The Taoiseach stood bereft of support on the front bench for the first half of leader’s questions, looking as abandoned as a Fianna Fáil election pledge to pump money into education.
Finally, Mary Hanafin burst into the chamber, clearly flustered — as if her ministerial colleagues had forced her through the doors after unwillingly drawing the short straw to bite the bullet and make the Taoiseach appear less isolated.
In the Canadian parliament it is known as “doughnutting” — when colleagues crowd around speakers to make them look better on television.
Resplendent in fire engine red, Ms Hanafin was now the jam in Biffo’s doughnut and his blushes were spared as Enda Kenny continued to strike him again and again with all the menace of a soggy meringue.
Ms Hanafin had done the decent thing and come to hold the Taoiseach’s hand, but where were the coalition partners?
The two Progressive Democrat deputies could be excused their absence, they were probably at their FÁS Restart course preparing to make a positive contribution to society when their party officially goes into receivership.
The Greens, however, had no such explanation.
The opposition was determined to paint them as the not-so jolly green pygmies of the Government and their failure to show up in the chamber merely fuelled taunts regarding the party’s political impotence and irrelevance.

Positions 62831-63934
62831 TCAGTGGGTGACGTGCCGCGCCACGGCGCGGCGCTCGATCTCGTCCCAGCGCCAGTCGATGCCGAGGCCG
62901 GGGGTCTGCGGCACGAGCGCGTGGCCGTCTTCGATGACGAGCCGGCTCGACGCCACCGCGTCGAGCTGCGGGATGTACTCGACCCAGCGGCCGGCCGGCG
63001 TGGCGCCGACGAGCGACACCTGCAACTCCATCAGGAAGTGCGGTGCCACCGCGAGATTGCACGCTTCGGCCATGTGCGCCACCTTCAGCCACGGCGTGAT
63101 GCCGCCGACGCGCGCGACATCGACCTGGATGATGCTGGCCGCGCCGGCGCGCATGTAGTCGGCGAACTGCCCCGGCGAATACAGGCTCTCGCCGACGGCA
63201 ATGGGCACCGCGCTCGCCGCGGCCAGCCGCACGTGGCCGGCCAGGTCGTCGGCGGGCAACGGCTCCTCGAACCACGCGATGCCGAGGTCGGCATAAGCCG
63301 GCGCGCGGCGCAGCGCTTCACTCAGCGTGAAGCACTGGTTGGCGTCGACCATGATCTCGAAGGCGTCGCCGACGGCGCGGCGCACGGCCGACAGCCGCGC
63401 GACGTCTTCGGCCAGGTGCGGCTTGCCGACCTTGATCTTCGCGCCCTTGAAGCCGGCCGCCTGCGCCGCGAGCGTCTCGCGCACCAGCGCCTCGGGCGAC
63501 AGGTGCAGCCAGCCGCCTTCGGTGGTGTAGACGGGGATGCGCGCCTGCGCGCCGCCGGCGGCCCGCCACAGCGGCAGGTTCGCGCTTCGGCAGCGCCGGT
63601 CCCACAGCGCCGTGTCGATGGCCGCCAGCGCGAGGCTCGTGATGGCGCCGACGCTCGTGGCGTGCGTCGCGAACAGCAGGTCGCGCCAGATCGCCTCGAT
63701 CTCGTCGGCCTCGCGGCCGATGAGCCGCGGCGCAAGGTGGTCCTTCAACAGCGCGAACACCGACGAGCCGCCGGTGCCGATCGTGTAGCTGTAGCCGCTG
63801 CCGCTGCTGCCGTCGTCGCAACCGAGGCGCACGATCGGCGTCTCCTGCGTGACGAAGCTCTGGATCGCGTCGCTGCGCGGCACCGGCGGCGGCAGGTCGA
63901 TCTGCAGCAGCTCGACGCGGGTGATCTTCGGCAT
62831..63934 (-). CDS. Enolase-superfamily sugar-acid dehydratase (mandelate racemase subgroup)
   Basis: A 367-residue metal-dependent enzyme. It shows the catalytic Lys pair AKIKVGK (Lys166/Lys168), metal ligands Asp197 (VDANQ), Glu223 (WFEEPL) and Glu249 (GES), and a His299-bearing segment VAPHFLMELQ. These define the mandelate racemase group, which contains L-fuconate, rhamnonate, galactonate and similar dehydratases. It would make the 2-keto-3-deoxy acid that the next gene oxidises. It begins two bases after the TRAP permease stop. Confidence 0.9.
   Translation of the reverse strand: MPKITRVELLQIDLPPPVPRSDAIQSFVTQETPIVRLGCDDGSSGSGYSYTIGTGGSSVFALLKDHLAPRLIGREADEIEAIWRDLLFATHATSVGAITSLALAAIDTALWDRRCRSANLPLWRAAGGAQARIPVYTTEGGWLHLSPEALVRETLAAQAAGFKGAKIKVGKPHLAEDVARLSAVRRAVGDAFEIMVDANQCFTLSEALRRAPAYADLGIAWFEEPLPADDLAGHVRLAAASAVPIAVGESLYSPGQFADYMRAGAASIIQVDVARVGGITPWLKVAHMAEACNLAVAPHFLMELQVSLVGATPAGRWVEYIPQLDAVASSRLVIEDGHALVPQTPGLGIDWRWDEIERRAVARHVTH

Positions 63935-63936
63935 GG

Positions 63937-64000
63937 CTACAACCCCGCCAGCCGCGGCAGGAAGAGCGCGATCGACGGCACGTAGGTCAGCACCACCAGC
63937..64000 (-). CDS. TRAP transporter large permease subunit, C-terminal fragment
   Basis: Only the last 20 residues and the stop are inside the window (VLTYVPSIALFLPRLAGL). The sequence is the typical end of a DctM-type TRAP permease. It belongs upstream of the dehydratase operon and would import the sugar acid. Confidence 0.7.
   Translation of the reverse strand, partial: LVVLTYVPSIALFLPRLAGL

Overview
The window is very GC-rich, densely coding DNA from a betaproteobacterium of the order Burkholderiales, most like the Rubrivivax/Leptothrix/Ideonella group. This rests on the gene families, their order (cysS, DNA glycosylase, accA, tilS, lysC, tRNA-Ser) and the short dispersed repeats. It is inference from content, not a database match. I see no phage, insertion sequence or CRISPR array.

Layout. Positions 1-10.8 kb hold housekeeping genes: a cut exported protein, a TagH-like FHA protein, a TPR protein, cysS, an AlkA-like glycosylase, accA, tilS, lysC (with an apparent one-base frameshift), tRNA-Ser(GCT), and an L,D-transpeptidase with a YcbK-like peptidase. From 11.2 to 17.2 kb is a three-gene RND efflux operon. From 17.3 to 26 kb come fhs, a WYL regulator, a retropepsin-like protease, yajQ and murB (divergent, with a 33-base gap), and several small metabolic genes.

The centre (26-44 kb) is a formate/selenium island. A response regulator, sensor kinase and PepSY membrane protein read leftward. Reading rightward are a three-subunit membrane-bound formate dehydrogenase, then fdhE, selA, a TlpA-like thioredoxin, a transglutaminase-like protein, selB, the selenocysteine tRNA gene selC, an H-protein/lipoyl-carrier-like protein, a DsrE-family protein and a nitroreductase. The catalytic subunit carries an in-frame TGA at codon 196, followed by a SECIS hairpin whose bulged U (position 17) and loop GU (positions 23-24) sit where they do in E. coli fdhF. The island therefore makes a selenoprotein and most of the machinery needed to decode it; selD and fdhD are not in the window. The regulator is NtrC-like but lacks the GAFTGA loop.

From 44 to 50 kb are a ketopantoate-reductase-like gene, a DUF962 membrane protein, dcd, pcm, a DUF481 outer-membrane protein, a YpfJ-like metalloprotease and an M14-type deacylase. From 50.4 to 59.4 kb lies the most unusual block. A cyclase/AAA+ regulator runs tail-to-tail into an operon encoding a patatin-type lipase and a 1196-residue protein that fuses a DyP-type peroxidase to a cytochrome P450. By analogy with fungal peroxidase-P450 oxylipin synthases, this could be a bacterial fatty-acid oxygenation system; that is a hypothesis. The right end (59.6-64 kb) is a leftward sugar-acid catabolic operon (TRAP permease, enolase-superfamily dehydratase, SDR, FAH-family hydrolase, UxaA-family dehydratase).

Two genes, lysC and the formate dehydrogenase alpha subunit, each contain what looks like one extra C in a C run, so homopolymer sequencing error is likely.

Labour’s Eamon Gilmore ridiculed the Green’s claim that their education spokesman Paul Gogarty would renegotiate the classroom cuts with Fianna Fáil.
Mr Gilmore insisted this was merely an “organically modified fig leaf” to cover the junior party’s embarrassment, as a backbencher was being sent to redraw plans already approved by Green cabinet members who did not raise a murmur of public concern until forced to do so by the anti-budget backlash on the streets.
It should be noted that this is the same Mr Gogarty who embarrassingly read a letter to Education Minister Batt O’Keeffe into the Dáil record last week, demanding cuts in other spending areas in order to save school finances — only to have to later admit this could not be done without another emergency budget.
The Labour benches played on the Greens’ holier than thou image as Kathleen Lynch dubbed the incident “A letter from St Paul to the Theologians”.
From all round do-gooders only ever derided for an alleged over fondness for sandals, the Greens have suddenly turned into the Millwall of Irish politics — no one likes them.
The opposition hates them, Fianna Fáilers moan about their flip-flopping, and their core voters are fast losing faith if the latest opinion poll is to be believed.
However, the Greens claim they are still friends of the Earth.
But there were rumours sweeping Leinster House last night that even the Earth had stopped returning their telephone calls.